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Using Bioinformatics Tools and Databases in AP® Biology

Sarah Bottorff
Technical Support Specialist, Live Materials

April 2016


As students move forward into research with molecular techniques, a solid understanding of bioinformatics tools will become invaluable as they further their study of biology. The AP® Biology course should provide students with a basic understanding of the tools used in molecular research and their application to a variety of fields within the life sciences. We will take a look at 2 bioinformatics tools that any student or researcher with a computer and an Internet connection can access and use.


Nucleotide analysis using BLAST®

The National Center for Biotechnology Information (NCBI) maintains a molecular biology public database and develops software tools for researchers to use when analyzing genomic data. This is known as the BLAST® (Basic Local Alignment Search Tool) database. Researchers can choose from several different algorithms depending on the sequence being analyzed and their specific research question.

To use BLAST®, the user submits a sequence of interest (it can be DNA, RNA, or an amino acid chain) for analysis by a selected algorithm. The algorithm then compares the submitted sequence with sequences in its database. BLAST® tells the user which database sequence most closely matches the submitted sequence. This tool can be used to link a variety of topics within the AP® Biology curriculum, such as evolution, protein structure and function, as well as some aspects of ecology and environmental science.

Wider availability of tools like BLAST® allow for AP® Biology students to study cladistics and phylogeny at the molecular level. In the AP® Biology Investigative Labs: An Inquiry-Based Approach manual, Investigation 3 teaches students about BLAST’s basic functions and allows for open-ended inquiry once they have mastered using the program. The investigation uses sequences that have been preloaded for students.

Identifying organisms has grown in importance as we monitor the effects of a changing climate and attempt to preserve biodiversity in our planet’s most compromised ecosystems. Several important molecular techniques can be used to analyze genomic information in collected samples. You can take the AP® investigation further and provide a molecular techniques component to your evolution unit with Carolina’s Using DNA Barcodes to Identify and Classify Living Things kits.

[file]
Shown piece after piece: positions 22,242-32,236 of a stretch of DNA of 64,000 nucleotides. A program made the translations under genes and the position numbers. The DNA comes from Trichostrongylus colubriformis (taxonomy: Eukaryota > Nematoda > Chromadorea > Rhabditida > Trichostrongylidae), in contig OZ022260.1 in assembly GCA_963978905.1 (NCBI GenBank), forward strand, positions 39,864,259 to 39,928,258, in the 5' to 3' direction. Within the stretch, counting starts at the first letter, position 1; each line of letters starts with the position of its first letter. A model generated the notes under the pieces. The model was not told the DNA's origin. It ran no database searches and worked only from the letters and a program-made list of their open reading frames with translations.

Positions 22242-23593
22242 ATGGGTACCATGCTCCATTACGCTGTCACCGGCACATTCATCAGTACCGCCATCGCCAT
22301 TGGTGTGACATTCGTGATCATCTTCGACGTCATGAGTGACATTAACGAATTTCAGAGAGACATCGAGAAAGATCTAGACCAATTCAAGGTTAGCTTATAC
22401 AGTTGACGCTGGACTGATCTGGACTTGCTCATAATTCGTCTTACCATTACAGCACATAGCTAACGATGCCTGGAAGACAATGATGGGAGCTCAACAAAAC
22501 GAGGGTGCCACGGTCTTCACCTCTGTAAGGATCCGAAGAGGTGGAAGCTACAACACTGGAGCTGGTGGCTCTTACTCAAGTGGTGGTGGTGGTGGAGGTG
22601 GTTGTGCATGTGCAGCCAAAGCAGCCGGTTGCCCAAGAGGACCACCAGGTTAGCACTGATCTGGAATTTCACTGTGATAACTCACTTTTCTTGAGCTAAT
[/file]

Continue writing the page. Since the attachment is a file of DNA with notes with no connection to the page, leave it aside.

With these kits, students collect and extract DNA, and perform PCR and electrophoresis analyses on samples of biological material. You have the option to send samples away to a sequencing service for a small additional fee. Once sequences are obtained, they can be analyzed using BLAST®. Students are then able to build phylogenetic trees using information obtained from their samples.


Amino acid sequence comparison activity using UniProt

UniProt is a freely accessible database of protein sequence and function. It contains information derived from primary literature sources and large sequencing projects. The database continues to grow as more sequencing projects are completed.

The AP® Biology Investigative Lab: An Inquiry-Based Approach open inquiry activity for Investigation 3 suggests that students create a phylogenetic tree for a protein found in a variety of organisms of their choosing. Students then explain, using bioinformatics, how a group of organisms is related to one another at the protein level.

The manual gives a list of suggested proteins for students to research. Some additional options include hemoglobin (animals only), PEP carboxylase (plants only), tubulin, NADH-ubiquinone oxidoreductase, cytochrome c oxidase subunit, and collagen.


Procedure

  1. Go to the UniProt site. Verify that the drop down menu in the search box shows “UniProtKB.”
  2. Enter your chosen protein and chosen organism’s Latin name in the search box. See the following example searches:
    1. Hemoglobin Mus musculus (house mouse)
    2. Hemoglobin Canis lupus familiaris (dog)
    3. Hemoglobin Procyon lotor (raccoon)
    4. Hemoglobin Myotis lucifugus (little brown bat)
    5. Hemoglobin Carassius auratus (goldfish)
  3. One or more proteins should be returned in each search. When searching for your protein in different organisms, be careful to make sure the sequence identifier name and the amino acid length are roughly equivalent. Record the entry number (e.g., P02088) for the first results of the search by writing or pasting the information into a document.
  4. Once the sequences are collected, use the “Align” tab to enter each entry number into the “Protein sequences” search box. Use a single space to separate each entry number (e.g., P02088 P11352 P70662). Click the “Run Align” button.
  5. Scrolling down on the results page will reveal a phylogenetic tree generated from the amino acid sequences entered into the query.

For an assessment, assign students a short paper explaining the conclusions they can draw about the evolutionary relationships between the organisms they chose based on the protein they chose. Would the results be the same if they analyzed a different protein? Encourage students to use relevant vocabulary from the phylogenetics unit, and concepts learned in previous investigations, to justify their conclusions.

 


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